"(Declaring a state of emergency) allows the government to allocate more manpower and resources to mitigate cases of AKI," Mr Saputra told CNA.
"The government can also form a task force to see how widely these contaminated products were distributed and see whether there are any acute kidney injury cases there. Because so far, most of the cases reported were the ones treated at major hospitals, so they may well be the tip of the iceberg."
The Health Ministry said AKI cases have been reported in 27 of the 34 provinces in Indonesia.
Indonesian Health Minister Budi Gunadi Sadikin argued that declaring a state of emergency is not yet necessary.
The minister said on Monday that last week's ban on all syrup medications and the subsequent investigation to determine which might be tainted with the two chemicals had been effective in slowing down the number of AKI cases. Without such measures, he said there might be more than 70 cases a month.
Mr Sadikin said some patients appeared to be responding well to fomepizole, a medication used to treat ethylene glycol and diethylene glycol poisoning.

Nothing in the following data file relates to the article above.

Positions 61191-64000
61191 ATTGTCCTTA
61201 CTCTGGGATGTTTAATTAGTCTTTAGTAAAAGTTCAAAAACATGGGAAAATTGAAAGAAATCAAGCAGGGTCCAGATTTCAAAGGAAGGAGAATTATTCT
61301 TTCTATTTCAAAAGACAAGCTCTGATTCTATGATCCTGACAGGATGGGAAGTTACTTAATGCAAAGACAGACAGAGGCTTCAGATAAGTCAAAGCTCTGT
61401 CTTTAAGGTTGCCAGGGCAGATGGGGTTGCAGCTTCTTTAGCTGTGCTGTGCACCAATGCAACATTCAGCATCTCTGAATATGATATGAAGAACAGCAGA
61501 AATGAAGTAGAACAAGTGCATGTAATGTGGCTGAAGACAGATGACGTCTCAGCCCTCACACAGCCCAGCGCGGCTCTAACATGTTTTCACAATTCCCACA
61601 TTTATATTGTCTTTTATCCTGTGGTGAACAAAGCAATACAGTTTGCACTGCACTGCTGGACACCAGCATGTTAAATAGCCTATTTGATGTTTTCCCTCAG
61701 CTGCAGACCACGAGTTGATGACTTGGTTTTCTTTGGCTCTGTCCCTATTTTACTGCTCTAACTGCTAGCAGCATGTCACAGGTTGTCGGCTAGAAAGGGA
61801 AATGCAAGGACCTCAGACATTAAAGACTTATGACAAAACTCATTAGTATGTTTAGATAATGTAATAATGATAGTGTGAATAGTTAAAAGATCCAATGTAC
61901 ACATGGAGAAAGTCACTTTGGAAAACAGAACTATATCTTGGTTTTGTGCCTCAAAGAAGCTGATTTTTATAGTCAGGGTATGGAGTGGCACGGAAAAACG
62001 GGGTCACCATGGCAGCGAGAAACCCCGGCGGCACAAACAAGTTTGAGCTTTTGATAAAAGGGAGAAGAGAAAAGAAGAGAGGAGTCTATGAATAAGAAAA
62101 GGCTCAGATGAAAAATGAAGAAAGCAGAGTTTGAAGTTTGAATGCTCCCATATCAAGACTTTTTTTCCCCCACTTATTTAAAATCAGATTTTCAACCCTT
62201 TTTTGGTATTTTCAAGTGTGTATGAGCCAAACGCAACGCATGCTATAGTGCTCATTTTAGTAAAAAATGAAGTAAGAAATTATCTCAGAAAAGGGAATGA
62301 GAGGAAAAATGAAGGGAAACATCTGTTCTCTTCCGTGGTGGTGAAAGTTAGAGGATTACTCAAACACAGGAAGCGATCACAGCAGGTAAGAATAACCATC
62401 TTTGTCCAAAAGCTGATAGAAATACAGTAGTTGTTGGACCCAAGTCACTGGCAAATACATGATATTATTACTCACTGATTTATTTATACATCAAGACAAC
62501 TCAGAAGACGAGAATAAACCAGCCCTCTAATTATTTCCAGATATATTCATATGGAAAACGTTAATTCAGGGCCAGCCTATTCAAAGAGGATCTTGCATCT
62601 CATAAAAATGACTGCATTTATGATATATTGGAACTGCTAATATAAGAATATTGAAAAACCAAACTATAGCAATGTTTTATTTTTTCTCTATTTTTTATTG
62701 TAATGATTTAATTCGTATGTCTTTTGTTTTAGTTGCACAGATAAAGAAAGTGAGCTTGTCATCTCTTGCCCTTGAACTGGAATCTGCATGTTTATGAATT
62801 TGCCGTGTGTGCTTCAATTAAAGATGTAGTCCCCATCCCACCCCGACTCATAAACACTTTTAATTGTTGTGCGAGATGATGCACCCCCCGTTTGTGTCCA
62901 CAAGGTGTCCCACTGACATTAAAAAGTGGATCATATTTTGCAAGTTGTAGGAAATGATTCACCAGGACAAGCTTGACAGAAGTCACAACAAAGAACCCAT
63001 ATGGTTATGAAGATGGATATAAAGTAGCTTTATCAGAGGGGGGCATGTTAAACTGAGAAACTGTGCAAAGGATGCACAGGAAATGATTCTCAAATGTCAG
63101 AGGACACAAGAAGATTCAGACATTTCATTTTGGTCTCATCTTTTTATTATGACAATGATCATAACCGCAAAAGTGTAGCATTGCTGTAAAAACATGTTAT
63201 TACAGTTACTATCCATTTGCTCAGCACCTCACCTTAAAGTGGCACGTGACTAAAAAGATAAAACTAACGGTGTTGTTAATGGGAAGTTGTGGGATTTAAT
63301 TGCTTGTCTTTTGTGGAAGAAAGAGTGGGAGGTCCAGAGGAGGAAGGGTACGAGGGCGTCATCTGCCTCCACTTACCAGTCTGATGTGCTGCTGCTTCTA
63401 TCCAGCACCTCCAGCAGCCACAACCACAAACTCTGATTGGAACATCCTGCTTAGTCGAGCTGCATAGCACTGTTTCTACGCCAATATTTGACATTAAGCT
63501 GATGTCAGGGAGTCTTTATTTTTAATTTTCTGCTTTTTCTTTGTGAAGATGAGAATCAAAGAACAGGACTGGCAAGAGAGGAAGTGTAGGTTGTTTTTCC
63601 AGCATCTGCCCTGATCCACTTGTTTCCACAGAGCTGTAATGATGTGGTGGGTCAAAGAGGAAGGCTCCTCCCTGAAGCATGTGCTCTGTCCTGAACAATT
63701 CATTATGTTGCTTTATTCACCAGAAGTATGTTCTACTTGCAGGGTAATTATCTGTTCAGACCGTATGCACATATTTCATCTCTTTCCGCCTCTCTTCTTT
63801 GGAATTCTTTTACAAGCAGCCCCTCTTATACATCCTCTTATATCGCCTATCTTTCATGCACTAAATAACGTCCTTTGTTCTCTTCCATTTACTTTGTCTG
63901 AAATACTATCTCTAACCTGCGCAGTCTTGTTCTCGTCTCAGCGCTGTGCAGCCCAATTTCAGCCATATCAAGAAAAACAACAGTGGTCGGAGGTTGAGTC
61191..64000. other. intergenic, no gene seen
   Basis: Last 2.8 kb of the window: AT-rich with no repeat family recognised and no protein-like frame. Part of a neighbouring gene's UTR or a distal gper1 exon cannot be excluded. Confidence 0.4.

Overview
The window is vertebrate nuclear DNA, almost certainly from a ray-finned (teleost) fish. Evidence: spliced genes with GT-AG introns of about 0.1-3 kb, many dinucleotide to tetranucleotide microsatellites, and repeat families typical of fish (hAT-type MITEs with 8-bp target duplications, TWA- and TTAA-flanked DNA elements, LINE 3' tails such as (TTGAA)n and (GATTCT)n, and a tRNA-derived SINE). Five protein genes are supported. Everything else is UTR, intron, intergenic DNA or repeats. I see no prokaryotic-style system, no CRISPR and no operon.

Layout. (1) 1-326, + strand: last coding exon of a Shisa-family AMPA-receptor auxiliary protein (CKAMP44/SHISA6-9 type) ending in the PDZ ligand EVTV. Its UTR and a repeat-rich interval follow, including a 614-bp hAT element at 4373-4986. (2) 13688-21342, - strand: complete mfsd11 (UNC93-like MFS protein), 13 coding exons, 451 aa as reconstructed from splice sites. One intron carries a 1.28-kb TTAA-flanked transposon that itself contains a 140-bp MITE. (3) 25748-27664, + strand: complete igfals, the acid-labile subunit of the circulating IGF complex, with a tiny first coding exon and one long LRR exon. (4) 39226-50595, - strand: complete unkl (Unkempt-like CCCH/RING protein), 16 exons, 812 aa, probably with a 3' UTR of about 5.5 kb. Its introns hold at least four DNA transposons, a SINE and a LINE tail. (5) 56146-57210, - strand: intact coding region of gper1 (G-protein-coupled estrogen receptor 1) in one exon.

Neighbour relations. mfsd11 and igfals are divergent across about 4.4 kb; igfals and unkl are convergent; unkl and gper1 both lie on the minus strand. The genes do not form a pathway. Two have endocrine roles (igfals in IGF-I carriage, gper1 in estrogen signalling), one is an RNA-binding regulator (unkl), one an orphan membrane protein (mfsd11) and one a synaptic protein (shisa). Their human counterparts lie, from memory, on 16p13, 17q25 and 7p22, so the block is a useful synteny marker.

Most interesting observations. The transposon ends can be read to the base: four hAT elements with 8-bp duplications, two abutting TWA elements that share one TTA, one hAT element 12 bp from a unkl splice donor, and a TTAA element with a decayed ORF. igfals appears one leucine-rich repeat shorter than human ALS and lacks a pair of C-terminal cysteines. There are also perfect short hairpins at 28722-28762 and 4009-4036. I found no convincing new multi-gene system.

Since the medication is not readily available in Indonesia, the government had to import 20 fomepizole vials from neighbouring Singapore and 16 more from Australia.
Indonesia is also looking to procure 200 more from the United States and Japan.
"We will foot all expenses for this new medication. We will distribute them to all hospitals which are currently treating acute kidney injury patients," the minister said.
Mother of two Mdm Dewi said the availability of a possible treatment for ethylene glycol and diethylene glycol poisoning has made her feel less uneasy.
"However, it doesn't mean I will be buying syrup medications for my children anytime soon," she said.
"The government still has to determine how (the chemicals) get there, punish those responsible and make sure that it will never happen again." – CNA/ni(aw)